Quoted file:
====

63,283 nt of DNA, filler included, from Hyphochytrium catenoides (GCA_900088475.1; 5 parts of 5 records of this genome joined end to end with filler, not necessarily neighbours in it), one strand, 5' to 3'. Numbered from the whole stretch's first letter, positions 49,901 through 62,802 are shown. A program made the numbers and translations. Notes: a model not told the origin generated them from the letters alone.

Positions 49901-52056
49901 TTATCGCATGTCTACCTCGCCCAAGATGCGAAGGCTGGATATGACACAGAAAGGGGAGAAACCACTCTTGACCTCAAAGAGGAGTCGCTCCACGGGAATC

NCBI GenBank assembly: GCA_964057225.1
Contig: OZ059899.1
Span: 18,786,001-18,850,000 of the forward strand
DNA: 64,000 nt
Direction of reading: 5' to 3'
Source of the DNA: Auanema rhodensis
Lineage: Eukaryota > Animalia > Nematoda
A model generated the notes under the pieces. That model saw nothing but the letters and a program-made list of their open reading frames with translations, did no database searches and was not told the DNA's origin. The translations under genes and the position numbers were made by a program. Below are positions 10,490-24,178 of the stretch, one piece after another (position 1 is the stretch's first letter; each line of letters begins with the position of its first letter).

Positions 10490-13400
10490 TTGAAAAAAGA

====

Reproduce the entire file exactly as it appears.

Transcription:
63,283 nt of DNA, filler included, from Hyphochytrium catenoides (GCA_900088475.1; 5 parts of 5 records of this genome joined end to end with filler, not necessarily neighbours in it), one strand, 5' to 3'. Numbered from the whole stretch's first letter, positions 49,901 through 62,802 are shown. A program made the numbers and translations. Notes: a model not told the origin generated them from the letters alone.

Positions 49901-52056
49901 TTATCGCATGTCTACCTCGCCCAAGATGCGAAGGCTGGATATGACACAGAAAGGGGAGAAACCACTCTTGACCTCAAAGAGGAGTCGCTCCACGGGAATC

NCBI GenBank assembly: GCA_964057225.1
Contig: OZ059899.1
Span: 18,786,001-18,850,000 of the forward strand
DNA: 64,000 nt
Direction of reading: 5' to 3'
Source of the DNA: Auanema rhodensis
Lineage: Eukaryota > Animalia > Nematoda
A model generated the notes under the pieces. That model saw nothing but the letters and a program-made list of their open reading frames with translations, did no database searches and was not told the DNA's origin. The translations under genes and the position numbers were made by a program. Below are positions 10,490-24,178 of the stretch, one piece after another (position 1 is the stretch's first letter; each line of letters begins with the position of its first letter).

Positions 10490-13400
10490 TTGAAAAAAGA